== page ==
Theresa May has ‘snubbed’ an important international meeting. That’s a major problem [OPINION]

Sophia Akram

Theresa May has been criticised [paywall] for ‘snubbing’ a major meeting between the EU and African Union. Talks on the Libyan slave trade took place at the summit. But May should have been present rather than sending Boris Johnson. Because the UK, and its part in NATO, helped to create this awful situation. So it now needs to help clean it up.


The EU and African Union met on 29-30 November. After a CNN report on slave auctions in Libya was released in mid-November, the need for “urgent measures” was called for at the event. The shock the CNN report caused suggests many didn’t know it was going on. And maybe ordinary people didn’t know about the slave trade in Libya. But the international community did know.

The fact is that the Libyan slave trade is old news but no-one’s ever acted like they give a damn. Well, no-one who can actually do anything about it. In fact, quite the opposite is true. Western policy and legacy is central to why such a barbaric practice can still occur.

Keep them out

Migrants from African countries like Nigeria are being sold in Libya. And while violence in the country’s migrant detention centres is well documented, the EU goes to great lengths to stop migrants coming into its territory. This has even meant training the Libyan coastguard to stop boats reaching Italy.

The UK signalled an end to its support for search-and-rescue operations in 2014. When May was Home Secretary her department said:

Ministers across Europe have expressed concerns that search-and-rescue operations in the Mediterranean … [are] encouraging people to make dangerous crossings in the expectation of rescue. This has led to more deaths as traffickers have exploited the situation using boats that are unfit to make the crossing…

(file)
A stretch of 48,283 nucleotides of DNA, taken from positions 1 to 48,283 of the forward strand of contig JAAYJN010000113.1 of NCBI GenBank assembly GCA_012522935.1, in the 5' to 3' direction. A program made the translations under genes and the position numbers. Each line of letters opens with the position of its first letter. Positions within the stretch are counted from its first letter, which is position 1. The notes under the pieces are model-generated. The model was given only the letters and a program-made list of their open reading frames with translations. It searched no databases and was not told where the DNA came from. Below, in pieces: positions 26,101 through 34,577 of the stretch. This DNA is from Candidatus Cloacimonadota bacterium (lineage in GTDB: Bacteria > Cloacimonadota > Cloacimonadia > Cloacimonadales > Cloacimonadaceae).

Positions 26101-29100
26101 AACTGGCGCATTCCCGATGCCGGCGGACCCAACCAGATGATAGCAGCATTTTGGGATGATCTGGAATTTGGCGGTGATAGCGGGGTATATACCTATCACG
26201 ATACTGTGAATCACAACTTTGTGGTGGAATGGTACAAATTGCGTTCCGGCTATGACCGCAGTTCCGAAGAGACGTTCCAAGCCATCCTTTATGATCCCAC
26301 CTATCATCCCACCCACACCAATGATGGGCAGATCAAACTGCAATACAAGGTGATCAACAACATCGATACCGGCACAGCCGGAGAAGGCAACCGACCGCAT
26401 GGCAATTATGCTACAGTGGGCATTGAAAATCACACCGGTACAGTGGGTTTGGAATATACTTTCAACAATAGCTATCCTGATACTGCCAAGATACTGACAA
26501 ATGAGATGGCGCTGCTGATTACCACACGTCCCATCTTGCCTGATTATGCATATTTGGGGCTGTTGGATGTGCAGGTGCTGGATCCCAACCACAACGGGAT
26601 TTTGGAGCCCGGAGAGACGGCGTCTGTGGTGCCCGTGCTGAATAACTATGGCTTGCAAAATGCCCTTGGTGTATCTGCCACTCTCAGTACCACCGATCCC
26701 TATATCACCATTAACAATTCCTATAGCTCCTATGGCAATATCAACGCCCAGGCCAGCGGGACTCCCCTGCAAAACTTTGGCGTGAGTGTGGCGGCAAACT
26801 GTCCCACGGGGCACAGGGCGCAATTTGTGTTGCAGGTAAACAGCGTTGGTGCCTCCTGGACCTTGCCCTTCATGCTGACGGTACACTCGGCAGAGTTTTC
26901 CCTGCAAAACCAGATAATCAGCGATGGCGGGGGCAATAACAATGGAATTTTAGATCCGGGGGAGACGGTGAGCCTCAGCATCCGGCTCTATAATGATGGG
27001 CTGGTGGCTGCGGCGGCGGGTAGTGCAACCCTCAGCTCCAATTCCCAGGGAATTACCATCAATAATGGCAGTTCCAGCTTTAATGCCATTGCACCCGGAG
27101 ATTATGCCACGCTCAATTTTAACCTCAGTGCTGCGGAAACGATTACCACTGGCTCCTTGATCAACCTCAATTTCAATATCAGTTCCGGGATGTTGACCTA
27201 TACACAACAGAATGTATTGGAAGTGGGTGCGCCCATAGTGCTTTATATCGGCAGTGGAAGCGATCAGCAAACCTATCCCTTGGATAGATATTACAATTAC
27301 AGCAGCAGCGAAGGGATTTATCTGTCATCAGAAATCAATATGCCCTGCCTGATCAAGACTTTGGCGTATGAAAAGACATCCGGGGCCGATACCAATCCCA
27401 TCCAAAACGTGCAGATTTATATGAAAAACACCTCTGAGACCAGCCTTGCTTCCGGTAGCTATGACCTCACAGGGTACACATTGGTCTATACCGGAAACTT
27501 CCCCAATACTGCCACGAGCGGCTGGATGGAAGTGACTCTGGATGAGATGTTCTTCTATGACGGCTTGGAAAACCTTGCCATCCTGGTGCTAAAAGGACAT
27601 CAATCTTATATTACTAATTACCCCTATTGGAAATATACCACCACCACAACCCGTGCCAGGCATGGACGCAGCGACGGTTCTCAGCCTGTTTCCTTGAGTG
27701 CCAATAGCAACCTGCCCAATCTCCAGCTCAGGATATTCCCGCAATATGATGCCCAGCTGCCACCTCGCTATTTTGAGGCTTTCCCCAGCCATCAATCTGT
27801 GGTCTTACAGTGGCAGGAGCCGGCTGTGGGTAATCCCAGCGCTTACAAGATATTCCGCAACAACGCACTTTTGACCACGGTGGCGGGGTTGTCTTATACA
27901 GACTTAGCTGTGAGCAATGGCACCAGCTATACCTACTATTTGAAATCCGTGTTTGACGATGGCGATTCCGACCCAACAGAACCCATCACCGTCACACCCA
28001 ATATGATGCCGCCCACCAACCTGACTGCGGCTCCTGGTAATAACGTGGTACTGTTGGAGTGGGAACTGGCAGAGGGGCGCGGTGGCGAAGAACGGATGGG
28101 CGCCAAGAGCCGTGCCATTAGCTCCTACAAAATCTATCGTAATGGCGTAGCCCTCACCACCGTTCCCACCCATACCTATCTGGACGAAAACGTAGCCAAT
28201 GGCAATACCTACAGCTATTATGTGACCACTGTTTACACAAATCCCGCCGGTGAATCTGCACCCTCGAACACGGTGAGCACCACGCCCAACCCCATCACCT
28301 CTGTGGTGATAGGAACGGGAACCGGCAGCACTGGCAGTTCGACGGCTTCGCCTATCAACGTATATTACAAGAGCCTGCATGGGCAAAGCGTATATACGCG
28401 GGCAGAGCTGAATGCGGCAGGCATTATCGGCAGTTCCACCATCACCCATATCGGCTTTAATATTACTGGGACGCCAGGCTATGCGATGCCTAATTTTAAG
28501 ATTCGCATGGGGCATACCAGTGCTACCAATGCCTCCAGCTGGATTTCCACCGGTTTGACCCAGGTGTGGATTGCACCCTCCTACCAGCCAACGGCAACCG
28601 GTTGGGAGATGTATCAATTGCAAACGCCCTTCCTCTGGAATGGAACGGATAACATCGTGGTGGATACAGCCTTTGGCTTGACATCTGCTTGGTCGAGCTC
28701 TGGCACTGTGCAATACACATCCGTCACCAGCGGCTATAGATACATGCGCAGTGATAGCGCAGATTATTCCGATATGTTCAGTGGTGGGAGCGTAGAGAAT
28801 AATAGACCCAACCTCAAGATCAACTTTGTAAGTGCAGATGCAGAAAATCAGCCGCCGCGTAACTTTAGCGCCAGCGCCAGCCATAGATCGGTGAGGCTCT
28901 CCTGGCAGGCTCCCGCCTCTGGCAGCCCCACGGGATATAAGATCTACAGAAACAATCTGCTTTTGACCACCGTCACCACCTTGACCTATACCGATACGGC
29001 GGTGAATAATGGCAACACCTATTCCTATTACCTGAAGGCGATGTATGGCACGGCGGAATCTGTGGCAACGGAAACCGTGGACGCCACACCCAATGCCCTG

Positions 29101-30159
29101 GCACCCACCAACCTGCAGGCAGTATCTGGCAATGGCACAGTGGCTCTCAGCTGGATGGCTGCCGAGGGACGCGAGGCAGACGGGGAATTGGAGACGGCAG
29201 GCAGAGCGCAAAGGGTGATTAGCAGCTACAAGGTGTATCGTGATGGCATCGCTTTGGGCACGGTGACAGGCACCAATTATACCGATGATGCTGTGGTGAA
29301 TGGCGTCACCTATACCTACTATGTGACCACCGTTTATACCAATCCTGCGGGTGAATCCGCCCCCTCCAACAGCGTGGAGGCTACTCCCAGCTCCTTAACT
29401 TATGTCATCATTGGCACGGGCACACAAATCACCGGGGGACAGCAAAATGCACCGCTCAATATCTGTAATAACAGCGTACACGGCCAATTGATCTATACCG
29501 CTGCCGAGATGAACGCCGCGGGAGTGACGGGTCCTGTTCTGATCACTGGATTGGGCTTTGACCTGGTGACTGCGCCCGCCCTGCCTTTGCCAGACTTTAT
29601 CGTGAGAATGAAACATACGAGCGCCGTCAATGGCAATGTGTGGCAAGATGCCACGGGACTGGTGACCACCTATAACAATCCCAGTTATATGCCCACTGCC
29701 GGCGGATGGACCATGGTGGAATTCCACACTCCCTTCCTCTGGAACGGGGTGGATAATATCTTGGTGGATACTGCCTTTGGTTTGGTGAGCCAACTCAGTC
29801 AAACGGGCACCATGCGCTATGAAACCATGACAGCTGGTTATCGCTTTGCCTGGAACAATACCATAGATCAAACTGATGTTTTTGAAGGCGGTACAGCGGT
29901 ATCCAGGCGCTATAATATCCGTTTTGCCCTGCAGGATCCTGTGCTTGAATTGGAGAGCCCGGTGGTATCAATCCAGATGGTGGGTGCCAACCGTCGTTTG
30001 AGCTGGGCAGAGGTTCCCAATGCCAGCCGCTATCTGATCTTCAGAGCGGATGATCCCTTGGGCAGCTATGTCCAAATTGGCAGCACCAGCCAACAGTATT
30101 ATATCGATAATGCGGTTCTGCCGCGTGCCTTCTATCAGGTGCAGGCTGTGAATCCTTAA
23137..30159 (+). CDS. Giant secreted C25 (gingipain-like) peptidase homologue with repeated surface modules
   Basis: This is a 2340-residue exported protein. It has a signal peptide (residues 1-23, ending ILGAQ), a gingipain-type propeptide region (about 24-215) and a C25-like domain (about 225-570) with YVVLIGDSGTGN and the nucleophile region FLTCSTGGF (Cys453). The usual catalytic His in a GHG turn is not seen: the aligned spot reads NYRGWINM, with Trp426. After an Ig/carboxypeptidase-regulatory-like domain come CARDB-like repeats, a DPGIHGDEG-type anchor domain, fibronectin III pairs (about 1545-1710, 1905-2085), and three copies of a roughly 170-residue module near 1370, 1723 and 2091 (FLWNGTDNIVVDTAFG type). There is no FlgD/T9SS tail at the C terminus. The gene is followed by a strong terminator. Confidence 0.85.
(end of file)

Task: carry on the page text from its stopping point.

The diminishing of search-and-rescue operations in favour of anti-smuggling missions has seen deaths at sea increasing and kept people trapped in a living “hell“. Reports dating back to 2015 and as recent as April this year documented slavery in Libya. This included migrants being sold directly from detention.

The Libyan slave trade today – with thanks, NATO

What’s more, the Libyan slave trade today is, in part, a product of racism in some groups in Libya. And the foreign intervention by NATO in 2011, which saw the fall of President Gaddafi, unleashed this. Furthermore, some rebel forces believed certain black communities were Gadaffi’s allies – like the population of a town called Tawergha.

Tawergha was the only town in Libya with a black majority, its residents were descendants of slaves. During a siege of neighbouring town Misrata, Gaddafi’s forces used Tawergha as a base. After the rebels broke the siege they took revenge on the people of Tawergha, driving them out of the town. Though displaced, they still faced abuse.

This purge was not just anti-Gaddafi, it involved racism. And this racism was sometimes extremely explicit. A report from the Wall Street Journal acknowledged [paywall] slogans like “the brigade for purging slaves, black skin” used in Misrata during the fighting, for instance.


But as media watchdog FAIR points out, no-one’s really talking about the role NATO played.

World leaders are now saying they’re “horrified” by Libya’s slave auctions. It is about time the issue dominated talks between global powers, as it did at the summit with the EU and African Union. And May not attending [paywall] this meeting is quite apt considering the general silence from the UK government on the Libyan slave trade.

But at least CNN‘s story is serving as a wake-up call for some. The truth is we – the West, NATO, the UK – helped create this awful situation. So, we should be front and centre in efforts to clean it up.

Get Involved!

– Read more articles from The Canary Global on Libya.

Featured image via Youtube

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